In August 2016 the Registers of Scotland undertook to sponsor an LLM by Research student at the School of Law, as part of a year-long series of events and partnerships helping the RoS to mark the 400th anniversary of their oldest register, the General Register of Sasines.
The following interview with Michael was originally published on the Registers of Scotland webpages
We last spoke to Michael Arthur, the student undertaking the degree, and his supervisor Dr Jill Robbie at the start of the course (you can catch up here if you missed that) and 8 months on we caught up with him as he nears the end of his course to see how he is getting on!
It’s almost 8 months since we last spoke! How are your studies progressing and what stage are you at now?
Things have been progressing well. For the first four months, I focused on Land Registration and a draft chapter has been completed. I had two very useful visits to Registers of Scotland, one to the Edinburgh office and recently to the new Glasgow office. This allowed me to meet with people involved in aspects such as Land Register completion, ScotLIS, Keeper-induced Registration and Registers Direct. Since February, I have been looking into Data Protection and the various pieces of legislation which place controls on how information held on data subjects has to be treated and what rights data subjects have. I have also completed the School of Law’s Research Methods course which culminated in me providing a presentation of my research to date and methodology used to the class. Dr Jill Robbie, my supervisor, also attended this presentation.
Have you had any more thoughts about what you’ll do next — you mentioned expanding your studies to a PhD?
At the end of last year, Dr Robbie and I worked on a research proposal for a PhD entitled ‘Land Reform and the Common Good‘ which would investigate the theoretical principles underpinning the redistribution of land in Scotland, drawing on the work of legal philosophers and their theories on property to examine how these relate to the land reform agenda and the concept of the common good. Applications for scholarships were made to the Arts and Humanities Research Council and internally to the University of Glasgow. Unfortunately, these scholarships are incredibly competitive and I heard recently that both of these applications were not successful. I have therefore applied to undertake the Diploma in Professional Legal Practice which is the qualification you need in order to pursue a law traineeship. I would, however, still like to continue my involvement with Land Registration as I have thoroughly enjoyed working on this project.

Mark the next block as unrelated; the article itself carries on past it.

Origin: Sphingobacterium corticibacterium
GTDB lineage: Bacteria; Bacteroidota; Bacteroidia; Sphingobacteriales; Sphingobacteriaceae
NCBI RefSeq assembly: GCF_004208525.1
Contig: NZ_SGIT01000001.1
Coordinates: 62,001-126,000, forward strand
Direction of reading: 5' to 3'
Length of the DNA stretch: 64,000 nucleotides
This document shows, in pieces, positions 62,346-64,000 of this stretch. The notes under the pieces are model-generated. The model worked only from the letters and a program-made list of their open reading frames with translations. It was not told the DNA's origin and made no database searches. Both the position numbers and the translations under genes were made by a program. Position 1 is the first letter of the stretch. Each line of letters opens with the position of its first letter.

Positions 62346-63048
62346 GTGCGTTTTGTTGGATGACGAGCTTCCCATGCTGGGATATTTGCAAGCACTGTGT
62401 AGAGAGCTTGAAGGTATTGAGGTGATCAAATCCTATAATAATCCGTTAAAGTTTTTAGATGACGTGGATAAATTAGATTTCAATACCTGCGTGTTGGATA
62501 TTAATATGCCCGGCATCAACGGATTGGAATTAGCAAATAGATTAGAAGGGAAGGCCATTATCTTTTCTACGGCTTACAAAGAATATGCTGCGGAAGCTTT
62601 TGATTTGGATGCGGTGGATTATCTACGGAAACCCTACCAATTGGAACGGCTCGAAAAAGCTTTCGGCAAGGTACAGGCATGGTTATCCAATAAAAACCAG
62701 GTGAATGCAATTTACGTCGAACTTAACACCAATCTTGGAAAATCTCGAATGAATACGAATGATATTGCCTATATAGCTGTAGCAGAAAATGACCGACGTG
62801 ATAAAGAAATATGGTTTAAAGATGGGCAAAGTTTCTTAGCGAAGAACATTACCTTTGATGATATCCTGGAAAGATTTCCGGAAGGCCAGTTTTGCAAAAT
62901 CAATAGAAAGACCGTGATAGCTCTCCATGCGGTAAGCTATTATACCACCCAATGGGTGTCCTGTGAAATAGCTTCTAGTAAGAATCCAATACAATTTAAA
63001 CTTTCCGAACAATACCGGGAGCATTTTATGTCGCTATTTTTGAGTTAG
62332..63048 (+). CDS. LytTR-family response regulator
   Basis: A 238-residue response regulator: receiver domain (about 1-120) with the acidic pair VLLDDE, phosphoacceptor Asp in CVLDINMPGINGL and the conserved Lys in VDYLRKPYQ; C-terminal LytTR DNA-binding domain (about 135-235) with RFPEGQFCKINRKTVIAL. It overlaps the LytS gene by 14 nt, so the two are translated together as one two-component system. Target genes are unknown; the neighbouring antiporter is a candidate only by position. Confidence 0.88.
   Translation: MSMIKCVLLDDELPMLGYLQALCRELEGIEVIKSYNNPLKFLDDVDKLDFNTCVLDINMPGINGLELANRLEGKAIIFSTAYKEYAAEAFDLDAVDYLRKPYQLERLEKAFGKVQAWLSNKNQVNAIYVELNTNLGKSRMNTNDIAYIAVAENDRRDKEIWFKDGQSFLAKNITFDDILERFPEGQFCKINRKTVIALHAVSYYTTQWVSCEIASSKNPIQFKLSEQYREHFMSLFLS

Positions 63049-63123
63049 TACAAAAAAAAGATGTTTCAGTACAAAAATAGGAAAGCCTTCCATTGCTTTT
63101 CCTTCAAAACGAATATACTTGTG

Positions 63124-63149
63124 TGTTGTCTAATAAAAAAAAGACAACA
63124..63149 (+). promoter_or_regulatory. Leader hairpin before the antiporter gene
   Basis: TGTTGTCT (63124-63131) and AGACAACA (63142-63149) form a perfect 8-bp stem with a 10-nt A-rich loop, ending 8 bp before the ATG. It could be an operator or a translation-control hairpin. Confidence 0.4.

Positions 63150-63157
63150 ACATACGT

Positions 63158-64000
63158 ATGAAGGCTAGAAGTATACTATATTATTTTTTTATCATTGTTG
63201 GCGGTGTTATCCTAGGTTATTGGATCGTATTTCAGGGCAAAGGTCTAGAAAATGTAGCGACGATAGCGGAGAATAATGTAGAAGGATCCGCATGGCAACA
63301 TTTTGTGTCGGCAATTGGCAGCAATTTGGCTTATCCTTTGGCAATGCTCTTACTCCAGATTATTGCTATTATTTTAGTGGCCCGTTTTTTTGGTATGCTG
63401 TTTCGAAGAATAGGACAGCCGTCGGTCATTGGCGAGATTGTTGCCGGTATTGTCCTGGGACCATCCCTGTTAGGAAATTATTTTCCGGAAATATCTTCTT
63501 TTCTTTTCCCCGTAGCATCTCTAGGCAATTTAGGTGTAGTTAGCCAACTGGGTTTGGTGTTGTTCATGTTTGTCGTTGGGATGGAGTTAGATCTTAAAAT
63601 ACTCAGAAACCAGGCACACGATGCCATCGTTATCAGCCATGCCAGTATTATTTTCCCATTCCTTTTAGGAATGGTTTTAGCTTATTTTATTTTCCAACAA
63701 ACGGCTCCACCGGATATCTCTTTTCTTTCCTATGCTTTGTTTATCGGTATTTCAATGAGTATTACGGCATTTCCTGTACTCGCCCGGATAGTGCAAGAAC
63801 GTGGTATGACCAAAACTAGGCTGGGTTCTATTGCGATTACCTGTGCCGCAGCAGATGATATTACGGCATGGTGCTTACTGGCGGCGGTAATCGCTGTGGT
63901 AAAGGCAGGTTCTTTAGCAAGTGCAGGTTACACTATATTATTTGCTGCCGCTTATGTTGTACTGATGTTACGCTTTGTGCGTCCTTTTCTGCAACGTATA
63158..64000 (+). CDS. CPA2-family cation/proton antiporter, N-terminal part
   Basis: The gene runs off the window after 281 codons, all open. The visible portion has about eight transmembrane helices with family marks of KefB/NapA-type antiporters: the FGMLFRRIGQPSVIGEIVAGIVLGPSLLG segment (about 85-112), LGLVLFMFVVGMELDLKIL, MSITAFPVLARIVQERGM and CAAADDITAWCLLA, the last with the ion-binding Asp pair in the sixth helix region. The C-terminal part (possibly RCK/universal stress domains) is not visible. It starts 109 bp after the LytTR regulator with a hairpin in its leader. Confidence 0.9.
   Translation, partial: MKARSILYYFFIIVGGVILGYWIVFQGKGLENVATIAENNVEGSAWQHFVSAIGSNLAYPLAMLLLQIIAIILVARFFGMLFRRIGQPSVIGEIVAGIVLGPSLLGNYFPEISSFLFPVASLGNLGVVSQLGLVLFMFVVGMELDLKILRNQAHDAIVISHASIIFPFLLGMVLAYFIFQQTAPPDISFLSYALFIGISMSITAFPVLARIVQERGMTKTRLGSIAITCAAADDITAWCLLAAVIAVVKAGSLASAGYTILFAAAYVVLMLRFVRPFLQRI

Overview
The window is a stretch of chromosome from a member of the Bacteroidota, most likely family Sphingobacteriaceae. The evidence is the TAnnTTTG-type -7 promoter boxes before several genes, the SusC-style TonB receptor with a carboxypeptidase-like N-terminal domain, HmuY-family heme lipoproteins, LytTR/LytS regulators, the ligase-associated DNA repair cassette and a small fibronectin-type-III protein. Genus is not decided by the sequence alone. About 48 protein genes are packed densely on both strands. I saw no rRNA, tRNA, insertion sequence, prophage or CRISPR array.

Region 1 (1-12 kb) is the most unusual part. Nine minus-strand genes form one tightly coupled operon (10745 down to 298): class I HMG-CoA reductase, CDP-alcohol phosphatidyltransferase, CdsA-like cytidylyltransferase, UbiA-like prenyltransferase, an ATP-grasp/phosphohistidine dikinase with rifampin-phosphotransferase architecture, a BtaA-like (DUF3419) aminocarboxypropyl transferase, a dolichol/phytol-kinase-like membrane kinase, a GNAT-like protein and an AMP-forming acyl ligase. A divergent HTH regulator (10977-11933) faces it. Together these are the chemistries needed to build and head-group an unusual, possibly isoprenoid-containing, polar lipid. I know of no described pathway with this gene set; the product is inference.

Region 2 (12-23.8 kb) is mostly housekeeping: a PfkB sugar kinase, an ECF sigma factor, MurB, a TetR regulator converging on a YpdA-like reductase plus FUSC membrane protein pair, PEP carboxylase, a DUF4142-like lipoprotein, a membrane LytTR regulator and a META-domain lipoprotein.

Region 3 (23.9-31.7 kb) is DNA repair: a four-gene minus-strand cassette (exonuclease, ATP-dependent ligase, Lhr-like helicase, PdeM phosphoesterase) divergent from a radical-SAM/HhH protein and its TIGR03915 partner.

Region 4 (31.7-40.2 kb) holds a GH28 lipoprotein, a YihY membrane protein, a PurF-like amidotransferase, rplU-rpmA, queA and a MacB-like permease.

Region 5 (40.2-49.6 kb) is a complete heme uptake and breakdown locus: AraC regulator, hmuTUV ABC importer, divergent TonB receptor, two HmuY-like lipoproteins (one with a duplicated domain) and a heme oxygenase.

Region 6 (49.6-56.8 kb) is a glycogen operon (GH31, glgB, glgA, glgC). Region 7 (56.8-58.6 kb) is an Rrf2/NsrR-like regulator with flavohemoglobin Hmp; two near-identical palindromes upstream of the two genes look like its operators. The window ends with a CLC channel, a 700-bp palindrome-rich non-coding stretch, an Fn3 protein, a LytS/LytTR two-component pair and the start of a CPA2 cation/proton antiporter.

What aspects of the course and research have you found most challenging, and why?
The difficult element of the research has been the sourcing of academic texts on various Land Registration matters. This has been for two reasons. First, land reform has been happening at pace and articles on recent changes have not been published in academic journals. I have therefore had to make use of blogs, consultation documents and newspaper articles. Second, property law principles such as publicity, transparency and numerus clausus have not received much focus by Scottish academics. Thankfully, Dr Robbie had a contact at Tilburg University, Anna Berlee, who provided me with some invaluable texts which had been written by Dutch scholars. In March, I visited Tilburg University to meet with Anna and her colleagues. This was very useful and helped to concrete my findings to date.
Last question! Invites to graduation ceremonies are always scarce… So who are you inviting and why?
Graduations… that is a tricky one. I would invite my wife and mother to attend but as they came to my LLB ceremony last June they might not want to go through all that again!
Michael is due to submit his thesis in September 2017 and graduate officially in 2018 — so we will continue to drop hints about being invited and bring you an update in due course!
~ Blog post by Julie Grant, communications officer at RoS